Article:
Fall 2014
Lectures:

MWF 
11:00 AM11:50 AM 
PETER 102 (Peterson Hall) 

WF 
4:00 PM5:00 PM 
APM 7230 

Discussion session information:

A01


M

6:00 PM6:50 PM


APM 2301

Zonglin Jiang

zojiangucsd edu

A02


M

7:00 PM7:50 PM


APM 2301

Zonglin Jiang

zojiangucsd edu


TA's office hour information:

Zonglin Jiang;

M 4:005:30 pm; T 122:30 pm;

APM 6414.



General information
 Title: Abstract Algebra I: Introduction to Group Theory.
 Credit Hours: 4.
 Prerequisite: Math 109 or Math 31CH. Math 20F is also important as linear transformations provide us a rich set of examples.
 Catalog Description: First course in a rigorous threequarter introduction to the methods and basic structures of higher algebra.
In this course, we study basics of group theory.

Book
 John A. Beachy, William D. Blair, Abstract Algebra (3rd edition), Published by Waveland Press, 2006.
 We will cover Chapters 1, 2, 3, and parts of 7.
 There are lots of interesting books on group theory. I like the following books:
 P. B. Bhattacharya, S. K. Jain, S. R. Nagpaul, Basic abstract algebra. (It has nice problem sets.)
 Joseph Rotman, An introduction to the Theory of Groups. (It is an advanced book, full of interesting topics.
Towards the end, some of the connections of group theory and topology is explored.)

Schedule
This is a tentative schedule for the course. If necessary, it
may change.

Homework
 Homework will be assigned in the assignment section of this page.
 Homework are due on Wednesdays at 5:00 pm. You should drop your homework assignment in the homework dropbox in the basement of the APM building
 Late homework is not accepted.
 There will be 9 problem sets. Your cumulative homework grade will be based on the best 8 of the 9.
 Selected problems on the each assignment will be graded.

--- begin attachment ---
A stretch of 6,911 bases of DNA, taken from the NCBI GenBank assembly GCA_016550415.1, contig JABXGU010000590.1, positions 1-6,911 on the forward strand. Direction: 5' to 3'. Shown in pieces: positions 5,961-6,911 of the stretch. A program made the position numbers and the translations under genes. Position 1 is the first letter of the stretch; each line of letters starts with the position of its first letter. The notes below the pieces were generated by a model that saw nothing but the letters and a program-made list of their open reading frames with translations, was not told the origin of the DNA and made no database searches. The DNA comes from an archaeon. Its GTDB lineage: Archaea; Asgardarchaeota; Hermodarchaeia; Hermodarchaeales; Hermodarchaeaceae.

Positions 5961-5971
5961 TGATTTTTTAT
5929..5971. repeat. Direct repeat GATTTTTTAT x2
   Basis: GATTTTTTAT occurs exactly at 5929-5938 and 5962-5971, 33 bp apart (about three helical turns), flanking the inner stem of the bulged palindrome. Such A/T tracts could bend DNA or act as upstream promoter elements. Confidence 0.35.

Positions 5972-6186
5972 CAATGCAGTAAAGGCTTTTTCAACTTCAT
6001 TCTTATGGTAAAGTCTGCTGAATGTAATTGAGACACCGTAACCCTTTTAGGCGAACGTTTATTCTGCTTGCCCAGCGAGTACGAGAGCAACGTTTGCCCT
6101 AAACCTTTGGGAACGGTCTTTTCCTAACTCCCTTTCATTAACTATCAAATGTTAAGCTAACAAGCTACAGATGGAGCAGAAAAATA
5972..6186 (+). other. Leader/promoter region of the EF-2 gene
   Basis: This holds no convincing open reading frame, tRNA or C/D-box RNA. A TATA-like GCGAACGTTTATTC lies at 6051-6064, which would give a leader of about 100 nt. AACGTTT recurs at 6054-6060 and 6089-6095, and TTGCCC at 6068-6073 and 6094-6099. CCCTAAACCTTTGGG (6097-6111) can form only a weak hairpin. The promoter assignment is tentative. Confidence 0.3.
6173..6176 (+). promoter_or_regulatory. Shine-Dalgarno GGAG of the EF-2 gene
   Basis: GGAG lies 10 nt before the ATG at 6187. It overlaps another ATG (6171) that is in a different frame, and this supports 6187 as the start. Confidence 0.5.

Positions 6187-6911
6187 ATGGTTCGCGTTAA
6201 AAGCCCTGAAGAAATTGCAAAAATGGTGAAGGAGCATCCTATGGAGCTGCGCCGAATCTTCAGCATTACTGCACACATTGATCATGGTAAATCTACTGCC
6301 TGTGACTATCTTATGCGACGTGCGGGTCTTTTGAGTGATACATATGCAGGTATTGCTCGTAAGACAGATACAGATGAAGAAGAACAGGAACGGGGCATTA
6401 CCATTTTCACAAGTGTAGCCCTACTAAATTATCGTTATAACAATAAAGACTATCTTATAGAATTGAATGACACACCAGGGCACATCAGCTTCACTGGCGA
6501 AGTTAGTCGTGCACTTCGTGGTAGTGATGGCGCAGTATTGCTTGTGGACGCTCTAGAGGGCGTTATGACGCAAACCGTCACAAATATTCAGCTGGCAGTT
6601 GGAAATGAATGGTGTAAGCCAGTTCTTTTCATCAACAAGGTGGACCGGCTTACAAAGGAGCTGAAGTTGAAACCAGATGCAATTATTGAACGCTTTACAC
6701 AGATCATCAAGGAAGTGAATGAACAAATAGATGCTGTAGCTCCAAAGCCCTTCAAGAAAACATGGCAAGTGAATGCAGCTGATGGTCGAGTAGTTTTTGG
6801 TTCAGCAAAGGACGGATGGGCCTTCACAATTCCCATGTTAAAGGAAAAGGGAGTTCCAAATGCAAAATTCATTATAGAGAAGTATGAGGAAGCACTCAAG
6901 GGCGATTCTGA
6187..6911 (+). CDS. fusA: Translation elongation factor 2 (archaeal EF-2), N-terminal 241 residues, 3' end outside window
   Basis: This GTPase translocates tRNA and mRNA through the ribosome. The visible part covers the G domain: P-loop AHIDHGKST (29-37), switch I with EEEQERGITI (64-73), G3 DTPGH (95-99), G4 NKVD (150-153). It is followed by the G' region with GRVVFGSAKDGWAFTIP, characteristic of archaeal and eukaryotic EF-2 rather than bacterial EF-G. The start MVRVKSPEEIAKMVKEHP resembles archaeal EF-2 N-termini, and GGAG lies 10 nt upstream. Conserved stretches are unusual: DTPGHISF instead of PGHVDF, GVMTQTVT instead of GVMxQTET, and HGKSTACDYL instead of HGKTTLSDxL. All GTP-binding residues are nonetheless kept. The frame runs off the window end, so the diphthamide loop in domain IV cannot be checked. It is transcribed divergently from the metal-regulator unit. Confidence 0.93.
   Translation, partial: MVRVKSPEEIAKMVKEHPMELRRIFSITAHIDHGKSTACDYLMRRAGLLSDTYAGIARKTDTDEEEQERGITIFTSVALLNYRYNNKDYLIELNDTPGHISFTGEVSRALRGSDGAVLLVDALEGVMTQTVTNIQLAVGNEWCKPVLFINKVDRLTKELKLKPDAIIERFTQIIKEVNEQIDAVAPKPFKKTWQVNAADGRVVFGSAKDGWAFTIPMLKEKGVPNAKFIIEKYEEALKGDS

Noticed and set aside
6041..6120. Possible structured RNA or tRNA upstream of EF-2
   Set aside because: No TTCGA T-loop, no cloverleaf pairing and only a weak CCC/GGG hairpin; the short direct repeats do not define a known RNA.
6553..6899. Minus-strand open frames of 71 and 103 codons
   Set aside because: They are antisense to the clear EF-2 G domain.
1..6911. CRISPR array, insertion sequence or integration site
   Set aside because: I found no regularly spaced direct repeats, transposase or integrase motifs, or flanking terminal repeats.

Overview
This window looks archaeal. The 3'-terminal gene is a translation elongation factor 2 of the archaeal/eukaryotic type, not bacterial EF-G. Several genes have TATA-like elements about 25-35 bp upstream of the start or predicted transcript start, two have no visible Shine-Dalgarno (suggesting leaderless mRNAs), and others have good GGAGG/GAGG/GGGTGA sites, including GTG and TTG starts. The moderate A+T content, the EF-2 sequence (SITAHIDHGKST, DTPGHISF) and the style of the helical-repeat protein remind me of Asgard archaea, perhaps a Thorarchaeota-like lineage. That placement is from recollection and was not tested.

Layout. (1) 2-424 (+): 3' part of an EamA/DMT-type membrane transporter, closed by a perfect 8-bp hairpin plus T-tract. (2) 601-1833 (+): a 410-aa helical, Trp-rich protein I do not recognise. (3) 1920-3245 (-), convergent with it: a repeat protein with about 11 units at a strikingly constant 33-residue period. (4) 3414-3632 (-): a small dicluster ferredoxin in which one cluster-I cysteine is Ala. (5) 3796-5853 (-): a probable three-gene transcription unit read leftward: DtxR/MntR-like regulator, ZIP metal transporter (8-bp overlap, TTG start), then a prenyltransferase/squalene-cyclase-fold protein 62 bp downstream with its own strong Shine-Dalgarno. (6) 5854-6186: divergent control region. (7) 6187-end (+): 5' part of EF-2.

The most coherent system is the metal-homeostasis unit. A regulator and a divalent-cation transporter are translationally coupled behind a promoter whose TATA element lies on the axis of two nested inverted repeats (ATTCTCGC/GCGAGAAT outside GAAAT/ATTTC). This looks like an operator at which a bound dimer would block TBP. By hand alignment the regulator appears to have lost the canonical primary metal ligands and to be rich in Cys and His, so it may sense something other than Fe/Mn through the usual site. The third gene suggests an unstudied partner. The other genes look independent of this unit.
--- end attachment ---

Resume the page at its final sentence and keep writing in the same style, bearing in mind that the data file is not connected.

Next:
Style:
 A messy and disorganized homework might
get no points.
 The upper right corner of each assignment
must include:
 Your name (last name first).
 Your discussion session (e.g. C01,etc.).
 Homework assignment number.
 Fullsized notebook papers should be used.
 All pages should be stapled together.
 Problems should be written in the same
order as the assignment list. Omitted problems should still appear in
the correct order.
 As a math major, sooner or later you have to learn how to use LaTex. I really encourage you to use Latex to type your solutions.
 A good portion of the exams will be
based on the weekly problem sets. So it is extremely important for you to make sure that
you understand each one of them.
 You can work on the problems with your classmates, but you have to write down your own version. Copying from other's solutions is
not accepted and is considered cheating.
 Reading the sections of the textbook corresponding to the assigned homework exercises is considered part of the homework assignment.
You are responsible for material in the assigned reading whether or not it is discussed in the lecture.
 Homework will be returned in the discussion sections.

Grade
 Your weighted score is the best of
 Homework 20%+ midterm exam I 20%+ midterm exam II 20%+
Final 40%
 Homework 20%+ The best of midterm exams 20%+ Final 60%

You must pass the final examination in order to pass the course.
 Your letter grade is determined by your weighted score using the best of the following methods:

A+ 
A 
A 
B+ 
B 
B 
C+ 
C 
C 
97 
93 
90 
87 
83 
80 
77 
73 
70 
 Based on a curve where the median
corresponds to the cutoff B/C+.

If more than 90% of the students fill out the
CAPE questioner at the end of the quarter, all the students get one additional point towards their weighted score.

Regrade
 Homework and midterm exams will be returned in the discussion sections.
 If you wish to have your homework or exam regraded, you must return it immediately to your TA.
 Regrade requests will not be considered once the homework or exam leaves the room.
 If you do not retrieve your homework or exam during discussion section, you must arrange to pick it up from your TA within
one week after it was returned in order for any regrade request to be considered.

Further information
 There is no makeup exam.
 Keep all of your returned homework and exams. If there is any mistake in the recording of your scores, you will need the original
assignment in order for us to make a change.
 No notes, textbooks, calculators and electronic devices are allowed during exams.
 You must bring a blue book to the exam.
 Academic Dishonesty: Academic dishonesty is considered a serious offense at UCSD.
Students caught cheating will face an administrative sanction which may include suspension or expulsion
from the university. It is in your best interest to maintain your academic integrity.

Exams.
 The first exam:
 Topics: All the topics that are
discussed in the class and in the book about Sections 1.11.4 and 3.1.
 Questions are fairly similar to the
homework assignments and the examples discussed in the class. Make sure
that you know how to solve anyone of them.